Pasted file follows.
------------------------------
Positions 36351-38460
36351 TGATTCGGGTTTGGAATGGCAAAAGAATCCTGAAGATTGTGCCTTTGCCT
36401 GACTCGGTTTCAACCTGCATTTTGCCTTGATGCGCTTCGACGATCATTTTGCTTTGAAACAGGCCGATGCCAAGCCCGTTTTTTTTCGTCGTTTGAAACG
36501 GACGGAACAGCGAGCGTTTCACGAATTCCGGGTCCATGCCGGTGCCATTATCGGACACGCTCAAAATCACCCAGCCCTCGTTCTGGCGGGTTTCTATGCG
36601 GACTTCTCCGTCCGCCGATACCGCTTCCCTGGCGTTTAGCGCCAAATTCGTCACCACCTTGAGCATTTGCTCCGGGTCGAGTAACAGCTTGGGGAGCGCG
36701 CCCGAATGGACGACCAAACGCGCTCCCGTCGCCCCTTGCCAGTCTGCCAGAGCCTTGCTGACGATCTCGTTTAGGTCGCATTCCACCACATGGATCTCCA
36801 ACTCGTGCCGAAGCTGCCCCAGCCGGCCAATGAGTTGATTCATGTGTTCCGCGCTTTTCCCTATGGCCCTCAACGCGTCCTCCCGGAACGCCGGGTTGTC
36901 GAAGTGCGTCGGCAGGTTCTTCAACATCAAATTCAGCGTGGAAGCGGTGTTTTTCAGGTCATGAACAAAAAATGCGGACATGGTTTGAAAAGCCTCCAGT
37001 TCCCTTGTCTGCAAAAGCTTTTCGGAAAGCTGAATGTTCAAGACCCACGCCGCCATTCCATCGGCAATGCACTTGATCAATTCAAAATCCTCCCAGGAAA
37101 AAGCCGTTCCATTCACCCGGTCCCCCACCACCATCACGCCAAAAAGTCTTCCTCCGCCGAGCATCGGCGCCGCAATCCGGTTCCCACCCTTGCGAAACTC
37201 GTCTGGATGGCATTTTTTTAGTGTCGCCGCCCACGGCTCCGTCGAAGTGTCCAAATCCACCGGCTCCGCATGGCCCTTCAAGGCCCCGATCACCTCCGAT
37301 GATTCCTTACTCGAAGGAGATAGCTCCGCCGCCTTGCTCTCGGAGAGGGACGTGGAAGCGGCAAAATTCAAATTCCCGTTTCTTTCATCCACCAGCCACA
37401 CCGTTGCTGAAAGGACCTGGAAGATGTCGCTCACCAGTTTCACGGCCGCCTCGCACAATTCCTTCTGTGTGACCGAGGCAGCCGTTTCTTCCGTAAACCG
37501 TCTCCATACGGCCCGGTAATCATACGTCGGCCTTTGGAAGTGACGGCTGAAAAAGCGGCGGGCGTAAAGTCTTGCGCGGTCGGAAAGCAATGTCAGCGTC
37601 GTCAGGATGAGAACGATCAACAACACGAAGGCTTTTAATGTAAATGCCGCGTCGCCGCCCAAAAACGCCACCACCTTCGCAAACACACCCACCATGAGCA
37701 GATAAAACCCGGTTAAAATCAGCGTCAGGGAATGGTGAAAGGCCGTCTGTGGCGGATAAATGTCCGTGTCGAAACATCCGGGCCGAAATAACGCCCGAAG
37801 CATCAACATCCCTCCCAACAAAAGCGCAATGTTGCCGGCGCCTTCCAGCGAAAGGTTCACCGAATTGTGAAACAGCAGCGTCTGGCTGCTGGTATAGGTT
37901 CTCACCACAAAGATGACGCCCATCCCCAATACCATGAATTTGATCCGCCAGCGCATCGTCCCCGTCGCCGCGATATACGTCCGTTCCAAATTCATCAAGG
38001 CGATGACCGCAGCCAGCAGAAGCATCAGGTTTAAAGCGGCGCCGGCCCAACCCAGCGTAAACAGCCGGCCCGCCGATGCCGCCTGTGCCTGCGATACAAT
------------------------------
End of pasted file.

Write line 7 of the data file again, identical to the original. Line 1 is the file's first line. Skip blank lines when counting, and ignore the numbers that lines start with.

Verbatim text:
36801 ACTCGTGCCGAAGCTGCCCCAGCCGGCCAATGAGTTGATTCATGTGTTCCGCGCTTTTCCCTATGGCCCTCAACGCGTCCTCCCGGAACGCCGGGTTGTC